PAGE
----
Art & Pop Culture

Comics:

In Belgium alone, they produce approximately 30 million copies of comic strip books yearly. 75% of the comic books that they produce are exported to different countries. The Belgian author Georges Remi, has sold more than 200 million copies of his comic strip book series The Tintin. In his comic book series, he has the main character Tintin, along with his friends and his loyal pet dog Snowy, along with him during their adventures. In the adventures of Tintin, none of them age, like many of the comic books that are produced in Belgium and worldwide.

There are other comic books such as Lucky Luke that has stories that are written into comics. Many of the comics that arise from the books turn into television series and computer games.

Not only are there stories that have to due with adventures, but there are comic book stories that have to do with space. In the series, Thorgal, the main character is born from the space and is sent to the planet Earth in order to decide whether or not to invade the planet.

Stories like these are widely enjoyed by Belgians as much as the international audience that correlates.

Carnivals/Festivals:

Every city in Belgium has their own festival or carnival that takes time of preparations. However, there are two big festivals that occur in Belgium. One is the three day carnival at Binche and the seond one is the procession of the Holy Blood in Bruges. The first carnival is held just before the season of Lent, where as the second big Festival occurs in May. Many of the festivals that occur in Belgium include events such is food, music, dance, and friendly competitions.

Carnival of Binche:

Every year in February, three days before Lent, the small town of Binche hosts their famous carnival. The carnival of Binche is one of the most famous carnivals in the world, and is the most popular carnival that is hosted in Belgium. It is hosted in the city of Binche, where is it mostly French-speaking.

The Carnival of Binche is Belgium’s most popular carnival as it has people from all over the world come to the small city of 30,000 residents to enjoy the three day festivities. The carnival has Christian roots, coming from the idea of having one last celebration before partaking the traditions of Lent. Lent comes with the continuous praying and fasting of Lent, so having the carnival three days before actual Lent allows people to blow off some steam before diving head first into the traditions of Lent. Many people believe that the Carnival has been celebrated as early as the 15 or 16 century, whereas others believe it could have been earlier that these festivities have been occurring.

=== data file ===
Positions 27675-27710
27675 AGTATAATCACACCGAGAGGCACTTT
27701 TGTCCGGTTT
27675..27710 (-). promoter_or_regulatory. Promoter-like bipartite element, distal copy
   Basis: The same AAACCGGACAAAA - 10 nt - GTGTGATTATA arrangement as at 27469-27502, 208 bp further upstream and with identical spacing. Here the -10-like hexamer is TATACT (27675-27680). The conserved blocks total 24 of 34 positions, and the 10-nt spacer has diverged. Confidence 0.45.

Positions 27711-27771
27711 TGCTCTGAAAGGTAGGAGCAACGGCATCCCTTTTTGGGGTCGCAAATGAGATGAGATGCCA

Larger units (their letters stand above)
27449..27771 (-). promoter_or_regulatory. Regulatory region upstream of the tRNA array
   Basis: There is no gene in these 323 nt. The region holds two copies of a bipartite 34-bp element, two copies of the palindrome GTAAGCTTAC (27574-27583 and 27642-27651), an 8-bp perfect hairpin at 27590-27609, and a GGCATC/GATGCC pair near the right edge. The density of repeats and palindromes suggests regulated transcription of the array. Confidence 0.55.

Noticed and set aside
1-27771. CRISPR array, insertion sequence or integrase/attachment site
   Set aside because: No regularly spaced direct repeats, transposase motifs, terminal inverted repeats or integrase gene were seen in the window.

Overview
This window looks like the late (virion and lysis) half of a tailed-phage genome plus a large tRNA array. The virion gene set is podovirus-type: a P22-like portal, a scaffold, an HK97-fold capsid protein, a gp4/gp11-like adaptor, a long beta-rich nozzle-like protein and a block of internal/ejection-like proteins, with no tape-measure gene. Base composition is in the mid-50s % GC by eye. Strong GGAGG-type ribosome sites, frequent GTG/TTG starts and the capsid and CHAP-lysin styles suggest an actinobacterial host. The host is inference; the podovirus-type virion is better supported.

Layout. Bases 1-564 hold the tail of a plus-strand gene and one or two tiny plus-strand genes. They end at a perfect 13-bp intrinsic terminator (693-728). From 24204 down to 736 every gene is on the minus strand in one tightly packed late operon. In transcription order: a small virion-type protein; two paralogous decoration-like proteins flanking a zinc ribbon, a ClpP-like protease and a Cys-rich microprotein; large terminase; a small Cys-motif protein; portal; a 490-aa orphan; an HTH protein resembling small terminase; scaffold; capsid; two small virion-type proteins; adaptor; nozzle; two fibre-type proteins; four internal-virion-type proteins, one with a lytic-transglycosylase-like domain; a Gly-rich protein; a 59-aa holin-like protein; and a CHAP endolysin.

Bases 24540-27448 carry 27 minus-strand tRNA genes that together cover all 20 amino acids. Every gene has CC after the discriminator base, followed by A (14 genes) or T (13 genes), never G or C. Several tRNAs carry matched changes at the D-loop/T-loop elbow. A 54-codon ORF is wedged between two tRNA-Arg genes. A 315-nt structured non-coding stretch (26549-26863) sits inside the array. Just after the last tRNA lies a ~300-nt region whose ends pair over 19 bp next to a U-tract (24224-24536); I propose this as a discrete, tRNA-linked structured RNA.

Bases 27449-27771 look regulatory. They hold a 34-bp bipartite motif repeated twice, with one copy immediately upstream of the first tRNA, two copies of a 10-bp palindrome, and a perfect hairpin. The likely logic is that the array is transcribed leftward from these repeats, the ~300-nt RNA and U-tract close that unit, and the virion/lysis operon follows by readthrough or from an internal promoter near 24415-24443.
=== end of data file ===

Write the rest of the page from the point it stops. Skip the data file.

However, it was not until the 2000’s that the Carnival really received international awareness. That early nineteenth century is when it became more modernized, where costumes and accessories were added into its programming.

The three days before Lent is when the major events for the Carnival of Binche occurs, but little events such as praying or dancing occurs as soon as 49 days before Lent actually begins. For the weeks before the huge events, there are dances and ceremonies that help prepare for the event. Many people travel to the city in order to participate.

The three main days of the Carnival of Binche, occurs on Sunday, Monday and Tuesday, which are also known as the fatty days. The carnival always occurs that Sunday that precedes Lent.

On Sunday at 10 a.m., also known as “Fat Sunday” the parade begins. It has a large group of people dressed in various outfits and they walk around. Many outfits include dressing in traditional clothing or costumes that relate to animals or popular culture in Belgium. Many people dress up as Gilles, that are men or boys that wear an outfit that consists of red and black clothing along with feather hats and masks. Each mask has a mustache and glasses that go along with it. Approximately, 1,000 people participate in the dressing up and walking in the parade.